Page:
# Conditions On DR – Group

DOI : 10.17577/IJERTV1IS7232

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#### Conditions On DR – Group

Dr. M. Jeyalakshmi Assistant Professor in Mathematics

Alagappa Govt. Arts College, Karaikudi 630 003

Abstract: In this paper we introduce that an – group, Brouwerian Algebra and Boolean ring can be realized from a DR – group by some specialization.

Key words: – group, Brouwerian Algebra, Boolean ring, Residuated lattice, DR – group.

1. Preliminaries Definition 1.1 [4]

A non empty set G is called an group if and only if

1. (G, +) is a group

2. (G, ) is a lattice

3. If x y, then a + x + b a + y + b, for all a, b, x, y in G.

(or) (a + x + b) (a + y + b) = (a + x y + b)

(a + x + b) (a + y + b) = (a + x y + b), for all a, b, x, y in G.

Definition 1.2 [4]

An group G is called a commutative group if a + b = b + a, for all a, b in G.

Definition 1.3 [4], [5]

A lattice L is called a residuated lattice if

1. (L, .) is an group.

2. Given a, b in L, there exist the largest x, y such that bx a and yb a.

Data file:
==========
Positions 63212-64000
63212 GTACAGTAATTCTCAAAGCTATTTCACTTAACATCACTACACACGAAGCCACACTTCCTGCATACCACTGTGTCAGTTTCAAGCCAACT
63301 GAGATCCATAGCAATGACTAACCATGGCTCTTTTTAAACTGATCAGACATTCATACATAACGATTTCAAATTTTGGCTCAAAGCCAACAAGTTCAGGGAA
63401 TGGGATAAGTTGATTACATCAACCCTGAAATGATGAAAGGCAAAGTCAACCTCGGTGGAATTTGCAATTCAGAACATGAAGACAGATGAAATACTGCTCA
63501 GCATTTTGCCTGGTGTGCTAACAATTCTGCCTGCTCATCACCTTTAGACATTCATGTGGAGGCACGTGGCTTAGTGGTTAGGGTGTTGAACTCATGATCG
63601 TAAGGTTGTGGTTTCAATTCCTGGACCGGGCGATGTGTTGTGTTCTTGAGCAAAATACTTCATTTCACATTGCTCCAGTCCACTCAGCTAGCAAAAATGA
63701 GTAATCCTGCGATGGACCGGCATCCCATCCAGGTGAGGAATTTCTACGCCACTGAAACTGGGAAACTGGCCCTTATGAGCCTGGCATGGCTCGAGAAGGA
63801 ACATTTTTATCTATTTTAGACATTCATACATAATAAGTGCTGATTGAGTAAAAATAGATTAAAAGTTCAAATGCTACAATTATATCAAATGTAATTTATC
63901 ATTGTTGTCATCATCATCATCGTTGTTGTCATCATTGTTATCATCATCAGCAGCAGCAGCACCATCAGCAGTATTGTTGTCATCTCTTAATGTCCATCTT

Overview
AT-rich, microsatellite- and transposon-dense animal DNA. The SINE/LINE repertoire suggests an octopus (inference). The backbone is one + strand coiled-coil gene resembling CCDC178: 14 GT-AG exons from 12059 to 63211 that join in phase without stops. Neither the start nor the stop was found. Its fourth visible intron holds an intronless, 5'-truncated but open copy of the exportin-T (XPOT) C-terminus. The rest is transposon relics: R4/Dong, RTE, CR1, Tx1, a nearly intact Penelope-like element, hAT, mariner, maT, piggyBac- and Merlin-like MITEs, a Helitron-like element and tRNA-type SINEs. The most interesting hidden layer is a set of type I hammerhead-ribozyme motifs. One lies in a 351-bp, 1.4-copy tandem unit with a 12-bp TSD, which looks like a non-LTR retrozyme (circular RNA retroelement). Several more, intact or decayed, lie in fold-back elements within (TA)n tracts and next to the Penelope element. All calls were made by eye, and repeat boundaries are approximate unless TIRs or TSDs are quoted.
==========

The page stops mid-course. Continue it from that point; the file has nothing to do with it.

Definition 1.4 [1], [4]

A non empty set B is called a Brouwerian Algebra if and only if

1. (B, ) is a lattice

2. B has a least element

3. To each a, b in B, there is a least x = a b in B such that b x a

Definition 1.5 [4]

A ring (R, +, . ) is called a Boolean ring if and only if a . a = a, for all a in R.

Definition 1.6 [4]

A system A = (A, +, ) is called dually residuated lattice ordered group (simply DR group) if and only if

1. (A, +) is an abelian group.

2. (A, ) is a lattice.

3. b c a + b a + c, for all a, b, c in A

4. Given a, b in A, there exist a least element x = a – b in A such that b + x a.

Definition 1.7 [4]

A system A = (A, +, , ) is called a DR group if and only if

1. (A, +) is an abelian group.

2. (A, , ,) is a lattice.

3. a + (b c) = (a + b) (a + c),

a + (b c) = (a + b) (a + c), for all a, b, c in A.

4. x + (y x) y,

x y (x z) y,

(x + y) y x, for all x, y, z in A.

Remark [4]

Two definitions for DR group are equivalent.

Examples 1.1 [4]

Commutative – group, Brouwerian Algebra and Boolean ring are DR – groups.

Properties of a DR – group

Now we see the properties of a DR – group which is already established in [4] .

1. [(a – b) 0] + b = a b,

2. a b a c b c and c b c a,

3. (a b) c = (a c) (b c),

4. a – (b c) = (a b) (a c),

5. a – (b c) = (a b) (a c),

6. (b c) a = (b – a) (c – a), 7. a b (a – b) + b = a,

8. a b + a b = a + b, 9. (a – b) 0 + a b= a,